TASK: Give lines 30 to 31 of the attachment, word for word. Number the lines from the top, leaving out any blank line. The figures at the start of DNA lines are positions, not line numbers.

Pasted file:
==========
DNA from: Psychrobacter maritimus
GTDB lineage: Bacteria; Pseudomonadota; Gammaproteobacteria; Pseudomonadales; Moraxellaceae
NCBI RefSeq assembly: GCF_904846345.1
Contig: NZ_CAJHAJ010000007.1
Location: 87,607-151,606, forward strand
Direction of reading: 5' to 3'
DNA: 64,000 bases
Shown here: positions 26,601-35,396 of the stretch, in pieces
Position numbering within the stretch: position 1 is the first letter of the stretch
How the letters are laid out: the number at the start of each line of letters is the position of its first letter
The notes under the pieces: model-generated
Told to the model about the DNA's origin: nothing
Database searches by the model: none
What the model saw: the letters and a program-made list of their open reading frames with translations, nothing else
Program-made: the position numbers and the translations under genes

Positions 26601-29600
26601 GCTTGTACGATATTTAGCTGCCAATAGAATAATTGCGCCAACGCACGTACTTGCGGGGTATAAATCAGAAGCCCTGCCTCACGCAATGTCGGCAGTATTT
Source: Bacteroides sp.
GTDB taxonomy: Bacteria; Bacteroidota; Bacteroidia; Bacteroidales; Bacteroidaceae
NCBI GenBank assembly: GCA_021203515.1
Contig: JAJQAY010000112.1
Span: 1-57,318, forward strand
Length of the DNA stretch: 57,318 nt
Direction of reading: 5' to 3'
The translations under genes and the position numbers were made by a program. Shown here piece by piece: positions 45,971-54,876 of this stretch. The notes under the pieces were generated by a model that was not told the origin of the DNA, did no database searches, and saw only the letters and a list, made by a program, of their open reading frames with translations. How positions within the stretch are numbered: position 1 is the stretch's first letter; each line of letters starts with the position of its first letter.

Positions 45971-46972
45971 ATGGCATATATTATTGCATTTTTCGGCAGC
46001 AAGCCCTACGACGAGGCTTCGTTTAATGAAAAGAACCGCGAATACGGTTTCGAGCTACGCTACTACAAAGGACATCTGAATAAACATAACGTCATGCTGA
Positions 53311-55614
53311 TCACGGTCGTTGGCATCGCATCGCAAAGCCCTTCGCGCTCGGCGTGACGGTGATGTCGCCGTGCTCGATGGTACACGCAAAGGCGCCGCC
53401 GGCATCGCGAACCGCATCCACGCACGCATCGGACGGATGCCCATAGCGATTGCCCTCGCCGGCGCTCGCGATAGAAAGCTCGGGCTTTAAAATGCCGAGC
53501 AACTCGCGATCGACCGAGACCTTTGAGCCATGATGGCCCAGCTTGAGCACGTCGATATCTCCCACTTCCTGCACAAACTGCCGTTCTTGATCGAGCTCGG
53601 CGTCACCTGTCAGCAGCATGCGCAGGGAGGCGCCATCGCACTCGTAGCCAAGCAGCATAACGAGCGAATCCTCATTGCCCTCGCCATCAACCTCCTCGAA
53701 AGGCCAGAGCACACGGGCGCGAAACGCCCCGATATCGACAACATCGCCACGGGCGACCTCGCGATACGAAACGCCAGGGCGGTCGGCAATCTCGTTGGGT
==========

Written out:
53311 TCACGGTCGTTGGCATCGCATCGCAAAGCCCTTCGCGCTCGGCGTGACGGTGATGTCGCCGTGCTCGATGGTACACGCAAAGGCGCCGCC
53401 GGCATCGCGAACCGCATCCACGCACGCATCGGACGGATGCCCATAGCGATTGCCCTCGCCGGCGCTCGCGATAGAAAGCTCGGGCTTTAAAATGCCGAGC